British JPK 1180 Sunrise is Rolex Fastnet Race overall winner

The British JPK 1180 Sunrise is the 2021 Rolex Fastnet Race winner overall, taking the IRC trophy

The overall 2021 Rolex Fastnet Race winner is Thomas Kneen’s JPK 1180 Sunrise, who takes the IRC overall trophy.

Sunrise finished the 695-mile course into Cherbourg today after building a huge lead in the highly competitive IRC 2 class with a corrected finish time of four days and six hours. They finished the race with a two hour advantage over RORC Commodore James Neville’s HH42 Ino XXX. 

Kneen and crew ran a well-planned campaign with the Fastnet as the focus. Their race was characterised by smart, confident navigation, and taking opportunities when they arose, which they built to a 115-mile lead over the rest of Class 2 by the finish.

Owner Thomas Kneen said after finishing that he was delighted with the result – but that the possibility of being the Fastnet winner overall hadn’t really sunk in.

“The reality is that we came with the aim of a class win, I think winning overall is a sort of once in a lifetime dream come true moment. It’s really difficult to kind of get your head around that.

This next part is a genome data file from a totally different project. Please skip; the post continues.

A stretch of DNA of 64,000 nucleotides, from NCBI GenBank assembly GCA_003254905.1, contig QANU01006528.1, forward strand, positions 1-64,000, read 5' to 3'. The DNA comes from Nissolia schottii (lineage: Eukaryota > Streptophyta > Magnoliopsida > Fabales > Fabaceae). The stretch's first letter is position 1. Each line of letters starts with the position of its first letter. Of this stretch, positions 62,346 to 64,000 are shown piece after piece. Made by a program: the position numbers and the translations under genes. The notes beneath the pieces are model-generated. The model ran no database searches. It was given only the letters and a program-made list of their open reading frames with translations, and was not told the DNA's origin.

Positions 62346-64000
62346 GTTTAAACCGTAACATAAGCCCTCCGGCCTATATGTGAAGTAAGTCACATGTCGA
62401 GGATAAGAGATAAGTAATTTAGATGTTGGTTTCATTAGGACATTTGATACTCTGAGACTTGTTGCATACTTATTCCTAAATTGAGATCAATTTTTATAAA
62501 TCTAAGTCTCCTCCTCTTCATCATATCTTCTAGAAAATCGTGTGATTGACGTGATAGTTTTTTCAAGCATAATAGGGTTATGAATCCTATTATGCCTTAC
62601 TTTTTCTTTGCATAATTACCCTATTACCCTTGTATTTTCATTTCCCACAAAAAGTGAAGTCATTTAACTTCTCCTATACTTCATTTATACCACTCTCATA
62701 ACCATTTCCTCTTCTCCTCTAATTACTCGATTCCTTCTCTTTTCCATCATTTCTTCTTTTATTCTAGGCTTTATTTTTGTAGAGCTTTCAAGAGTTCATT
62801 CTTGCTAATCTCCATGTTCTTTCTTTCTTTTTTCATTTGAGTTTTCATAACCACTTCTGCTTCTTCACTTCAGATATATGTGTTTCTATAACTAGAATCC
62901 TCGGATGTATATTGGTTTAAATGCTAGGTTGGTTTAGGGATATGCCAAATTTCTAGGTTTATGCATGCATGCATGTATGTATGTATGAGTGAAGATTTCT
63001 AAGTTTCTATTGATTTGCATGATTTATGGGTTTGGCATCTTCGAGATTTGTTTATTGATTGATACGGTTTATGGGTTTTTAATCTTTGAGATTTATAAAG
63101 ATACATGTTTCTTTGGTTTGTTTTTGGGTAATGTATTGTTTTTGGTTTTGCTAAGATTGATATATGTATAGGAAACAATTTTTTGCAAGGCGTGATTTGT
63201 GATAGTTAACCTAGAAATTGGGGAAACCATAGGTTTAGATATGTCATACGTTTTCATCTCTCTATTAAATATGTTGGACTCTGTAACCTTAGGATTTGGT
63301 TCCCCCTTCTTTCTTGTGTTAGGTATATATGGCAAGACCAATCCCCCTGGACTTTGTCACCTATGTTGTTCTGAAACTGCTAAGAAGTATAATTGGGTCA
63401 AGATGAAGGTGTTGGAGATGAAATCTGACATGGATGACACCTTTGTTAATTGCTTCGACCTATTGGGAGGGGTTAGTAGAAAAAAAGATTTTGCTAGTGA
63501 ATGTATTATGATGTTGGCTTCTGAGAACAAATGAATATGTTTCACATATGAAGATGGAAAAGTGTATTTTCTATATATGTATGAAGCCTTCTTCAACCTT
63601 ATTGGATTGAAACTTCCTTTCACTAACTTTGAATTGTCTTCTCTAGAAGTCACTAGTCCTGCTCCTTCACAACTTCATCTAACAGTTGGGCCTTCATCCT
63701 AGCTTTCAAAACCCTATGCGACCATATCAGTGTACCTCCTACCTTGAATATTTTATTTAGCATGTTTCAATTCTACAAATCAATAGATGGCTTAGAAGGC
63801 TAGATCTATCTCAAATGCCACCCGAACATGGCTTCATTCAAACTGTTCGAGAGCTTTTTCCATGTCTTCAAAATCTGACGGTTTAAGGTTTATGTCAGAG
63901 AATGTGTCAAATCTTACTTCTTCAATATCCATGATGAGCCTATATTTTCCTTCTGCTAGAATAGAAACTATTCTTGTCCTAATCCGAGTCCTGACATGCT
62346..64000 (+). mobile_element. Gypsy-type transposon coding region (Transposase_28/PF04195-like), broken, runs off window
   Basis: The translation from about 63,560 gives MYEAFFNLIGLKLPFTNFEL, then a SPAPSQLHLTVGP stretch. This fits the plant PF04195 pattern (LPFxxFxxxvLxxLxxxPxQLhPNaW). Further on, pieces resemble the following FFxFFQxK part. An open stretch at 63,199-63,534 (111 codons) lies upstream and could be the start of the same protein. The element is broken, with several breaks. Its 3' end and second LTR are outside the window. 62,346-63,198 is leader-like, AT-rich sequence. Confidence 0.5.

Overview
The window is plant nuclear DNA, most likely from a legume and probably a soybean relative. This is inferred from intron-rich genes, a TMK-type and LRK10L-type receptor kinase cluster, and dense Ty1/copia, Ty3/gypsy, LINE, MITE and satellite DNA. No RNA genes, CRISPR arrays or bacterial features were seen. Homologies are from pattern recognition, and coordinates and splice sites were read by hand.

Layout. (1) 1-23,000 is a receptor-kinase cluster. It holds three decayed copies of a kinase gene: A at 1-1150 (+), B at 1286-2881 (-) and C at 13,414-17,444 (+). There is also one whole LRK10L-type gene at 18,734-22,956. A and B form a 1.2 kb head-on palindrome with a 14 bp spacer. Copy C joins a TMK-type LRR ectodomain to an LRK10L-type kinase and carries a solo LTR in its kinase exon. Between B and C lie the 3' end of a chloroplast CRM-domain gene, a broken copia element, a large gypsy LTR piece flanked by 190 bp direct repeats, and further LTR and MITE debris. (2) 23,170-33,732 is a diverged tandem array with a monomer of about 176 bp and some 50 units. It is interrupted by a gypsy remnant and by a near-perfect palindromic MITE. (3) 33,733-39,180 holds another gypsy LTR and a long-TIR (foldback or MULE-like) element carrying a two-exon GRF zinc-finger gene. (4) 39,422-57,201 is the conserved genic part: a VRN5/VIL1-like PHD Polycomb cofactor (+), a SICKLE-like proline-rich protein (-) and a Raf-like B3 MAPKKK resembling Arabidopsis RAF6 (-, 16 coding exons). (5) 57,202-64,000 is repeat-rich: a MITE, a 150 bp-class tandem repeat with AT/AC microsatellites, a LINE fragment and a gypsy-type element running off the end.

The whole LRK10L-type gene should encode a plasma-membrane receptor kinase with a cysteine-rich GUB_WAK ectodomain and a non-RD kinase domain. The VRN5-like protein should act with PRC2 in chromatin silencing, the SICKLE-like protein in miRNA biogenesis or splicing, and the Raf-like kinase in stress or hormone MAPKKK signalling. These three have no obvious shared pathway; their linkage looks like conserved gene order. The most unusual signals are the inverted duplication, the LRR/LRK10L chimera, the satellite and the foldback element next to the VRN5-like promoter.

“It’s been a really hard race. Hard because the conditions were tough. And I personally get quite seasick so I was very seasick on the first day. The boat really does well in those big seas and windy conditions. I was the weak link in that to be honest. But the rest of the crew is amazing.”

Fastnet winners: the JPK 1180 Sunrise starting the Rolex Fastnet Race 2021 off Cowes

Navigator Tom Cheney recalled: “We knew we were going out into quite a lot of pressure and we saw low 30 [knots] on the way out. It was quite busy getting out of the Solent as well and ducking boats at 25 knots is quite good fun. But unfortunately, one of our closest rivals was dismasted in the Solent as well, which was a bit shocking to see.

“Then once we were out of the Solent we knew we had to just hold it together for the first day and then make sensible decisions, which I think we did.”

Among the big decisions was how to round The Lizard and Land’s End.

“There was a bit of a decision at the Lizard as to whether you followed what most of the other boats did and turned hard right at the Lizard and went that [starboard] side of the first TSS, which initially we didn’t want to do because the tide was turning against us there. 

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